Force distribution at hand/handle coupling. The effect of handle type

R. R. Bishu, Wang Wei, Susan Hallbeck, D. J. Cochran

Research output: Chapter in Book/Report/Conference proceedingConference contribution


Handle location and geometry play an important role in container design and effectiveness. An ideal handle position and angle should minimize stress at L5/S1 and minimize average grip pressure on the two hands with force distributed evenly on both hands. Handles in such a position will be most comfortable for performing a MMH task and reduce the likelihood of compressive injuries on the lumbar spine. Most of the published research on container handles have used the psychophysical, biomechanical, and/or physiological methods to determine handle effectiveness. The force distribution at the exact point of energy transfer, namely the hand/handle interface has rarely been addressed by the scientific community. The intent of this study was to determine the force distribution at the hand/handle interface and use the same to compare the effectiveness of various handle types, positions, and angles. Six factors were tested in this experiment using a fractional factorial design. The pressure at the interface was measured using a number of force sensing resistors' (FSRs) in each hand. The results indicate handle positions 2/2, 8/8, and 3/7 to be far superior to position 6/8. The average pressure at the FSR sites appear to be the least at handle angles of 0 degree. Further, the force distribution for the cut-out handle appears to be more uniform than that for the cylindrical handle (circular cross-section). Based on these findings recommendations are made for container designer.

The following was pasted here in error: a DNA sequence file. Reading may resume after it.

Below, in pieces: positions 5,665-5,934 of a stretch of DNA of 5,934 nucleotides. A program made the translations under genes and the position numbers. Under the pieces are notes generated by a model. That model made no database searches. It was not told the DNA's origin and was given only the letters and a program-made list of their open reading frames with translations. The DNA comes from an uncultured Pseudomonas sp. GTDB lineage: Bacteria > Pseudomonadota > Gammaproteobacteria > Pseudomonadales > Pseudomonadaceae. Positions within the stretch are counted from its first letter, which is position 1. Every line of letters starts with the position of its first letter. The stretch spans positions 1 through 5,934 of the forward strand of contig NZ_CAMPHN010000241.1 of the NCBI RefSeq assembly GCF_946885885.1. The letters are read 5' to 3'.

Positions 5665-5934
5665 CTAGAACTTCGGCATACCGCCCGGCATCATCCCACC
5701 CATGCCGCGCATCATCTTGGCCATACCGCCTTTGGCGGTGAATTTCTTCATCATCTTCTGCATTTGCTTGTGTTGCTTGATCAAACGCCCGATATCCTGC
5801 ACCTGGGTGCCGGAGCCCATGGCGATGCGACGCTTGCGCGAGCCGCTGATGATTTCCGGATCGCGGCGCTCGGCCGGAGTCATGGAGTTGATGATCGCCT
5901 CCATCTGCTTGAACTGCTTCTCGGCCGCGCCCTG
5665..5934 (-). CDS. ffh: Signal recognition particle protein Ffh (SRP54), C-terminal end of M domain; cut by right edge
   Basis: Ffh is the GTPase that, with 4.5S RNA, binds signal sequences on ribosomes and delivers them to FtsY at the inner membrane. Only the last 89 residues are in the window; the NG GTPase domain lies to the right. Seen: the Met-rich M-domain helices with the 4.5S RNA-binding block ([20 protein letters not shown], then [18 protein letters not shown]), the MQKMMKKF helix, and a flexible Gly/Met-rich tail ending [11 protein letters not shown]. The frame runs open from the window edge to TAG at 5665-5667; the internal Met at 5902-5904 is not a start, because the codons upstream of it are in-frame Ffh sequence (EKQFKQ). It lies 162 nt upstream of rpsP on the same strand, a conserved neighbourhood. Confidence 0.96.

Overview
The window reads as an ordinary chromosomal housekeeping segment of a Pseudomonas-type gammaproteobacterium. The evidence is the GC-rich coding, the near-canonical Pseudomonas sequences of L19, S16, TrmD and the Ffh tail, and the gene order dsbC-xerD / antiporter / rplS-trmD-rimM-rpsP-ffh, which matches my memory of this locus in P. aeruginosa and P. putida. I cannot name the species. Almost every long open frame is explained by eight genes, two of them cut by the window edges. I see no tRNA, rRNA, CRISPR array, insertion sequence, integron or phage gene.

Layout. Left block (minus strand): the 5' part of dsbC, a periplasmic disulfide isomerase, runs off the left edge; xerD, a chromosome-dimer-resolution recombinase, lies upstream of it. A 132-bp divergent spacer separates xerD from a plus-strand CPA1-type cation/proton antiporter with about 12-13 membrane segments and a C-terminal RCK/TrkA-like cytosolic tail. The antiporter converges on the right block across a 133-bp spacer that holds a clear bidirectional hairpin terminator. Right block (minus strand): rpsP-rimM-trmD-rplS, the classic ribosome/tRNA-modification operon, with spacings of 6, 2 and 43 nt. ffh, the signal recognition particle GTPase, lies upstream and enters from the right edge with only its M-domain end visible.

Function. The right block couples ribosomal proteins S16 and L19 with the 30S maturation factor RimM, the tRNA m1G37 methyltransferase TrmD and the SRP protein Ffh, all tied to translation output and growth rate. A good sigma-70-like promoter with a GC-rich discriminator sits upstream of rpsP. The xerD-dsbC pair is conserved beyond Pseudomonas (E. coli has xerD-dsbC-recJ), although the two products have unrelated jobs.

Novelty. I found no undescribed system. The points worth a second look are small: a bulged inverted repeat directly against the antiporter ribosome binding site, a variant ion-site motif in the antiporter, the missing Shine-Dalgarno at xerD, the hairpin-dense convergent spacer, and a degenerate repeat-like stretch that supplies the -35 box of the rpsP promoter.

Original languageEnglish (US)
Title of host publicationProceedings of the Human Factors Society
PublisherPubl by Human Factors Soc Inc
Number of pages5
StatePublished - 1992
Externally publishedYes
EventProceedings of the Human Factors Society 36th Annual Meeting. Part 2 (f 2) - Atlanta, GA, USA
Duration: Oct 12 1992Oct 16 1992


OtherProceedings of the Human Factors Society 36th Annual Meeting. Part 2 (f 2)
CityAtlanta, GA, USA

ASJC Scopus subject areas

  • Engineering(all)


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